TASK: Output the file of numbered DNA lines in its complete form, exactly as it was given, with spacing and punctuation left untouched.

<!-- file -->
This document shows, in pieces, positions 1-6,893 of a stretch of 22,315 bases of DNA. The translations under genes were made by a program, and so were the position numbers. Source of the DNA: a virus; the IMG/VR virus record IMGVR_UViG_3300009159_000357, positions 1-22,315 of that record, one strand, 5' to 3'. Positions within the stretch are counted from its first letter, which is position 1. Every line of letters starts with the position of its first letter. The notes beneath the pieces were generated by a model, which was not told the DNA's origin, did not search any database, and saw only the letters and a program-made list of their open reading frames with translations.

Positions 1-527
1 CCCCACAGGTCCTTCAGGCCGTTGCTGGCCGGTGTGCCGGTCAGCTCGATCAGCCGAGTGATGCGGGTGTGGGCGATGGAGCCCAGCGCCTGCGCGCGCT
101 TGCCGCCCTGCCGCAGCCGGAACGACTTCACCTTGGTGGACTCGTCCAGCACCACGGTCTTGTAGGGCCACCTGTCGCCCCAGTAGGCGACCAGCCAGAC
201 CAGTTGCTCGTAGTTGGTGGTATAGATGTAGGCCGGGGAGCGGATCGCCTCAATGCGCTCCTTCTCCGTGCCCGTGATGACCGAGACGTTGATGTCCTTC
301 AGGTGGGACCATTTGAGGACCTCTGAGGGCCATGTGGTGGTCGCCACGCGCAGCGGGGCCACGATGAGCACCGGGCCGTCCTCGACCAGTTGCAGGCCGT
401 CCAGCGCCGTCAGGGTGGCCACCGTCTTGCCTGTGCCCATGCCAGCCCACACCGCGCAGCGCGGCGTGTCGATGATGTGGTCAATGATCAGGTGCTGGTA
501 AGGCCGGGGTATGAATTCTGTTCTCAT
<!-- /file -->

This document shows, in pieces, positions 1-6,893 of a stretch of 22,315 bases of DNA. The translations under genes were made by a program, and so were the position numbers. Source of the DNA: a virus; the IMG/VR virus record IMGVR_UViG_3300009159_000357, positions 1-22,315 of that record, one strand, 5' to 3'. Positions within the stretch are counted from its first letter, which is position 1. Every line of letters starts with the position of its first letter. The notes beneath the pieces were generated by a model, which was not told the DNA's origin, did not search any database, and saw only the letters and a program-made list of their open reading frames with translations.

Positions 1-527
1 CCCCACAGGTCCTTCAGGCCGTTGCTGGCCGGTGTGCCGGTCAGCTCGATCAGCCGAGTGATGCGGGTGTGGGCGATGGAGCCCAGCGCCTGCGCGCGCT
101 TGCCGCCCTGCCGCAGCCGGAACGACTTCACCTTGGTGGACTCGTCCAGCACCACGGTCTTGTAGGGCCACCTGTCGCCCCAGTAGGCGACCAGCCAGAC
201 CAGTTGCTCGTAGTTGGTGGTATAGATGTAGGCCGGGGAGCGGATCGCCTCAATGCGCTCCTTCTCCGTGCCCGTGATGACCGAGACGTTGATGTCCTTC
301 AGGTGGGACCATTTGAGGACCTCTGAGGGCCATGTGGTGGTCGCCACGCGCAGCGGGGCCACGATGAGCACCGGGCCGTCCTCGACCAGTTGCAGGCCGT
401 CCAGCGCCGTCAGGGTGGCCACCGTCTTGCCTGTGCCCATGCCAGCCCACACCGCGCAGCGCGGCGTGTCGATGATGTGGTCAATGATCAGGTGCTGGTA
501 AGGCCGGGGTATGAATTCTGTTCTCAT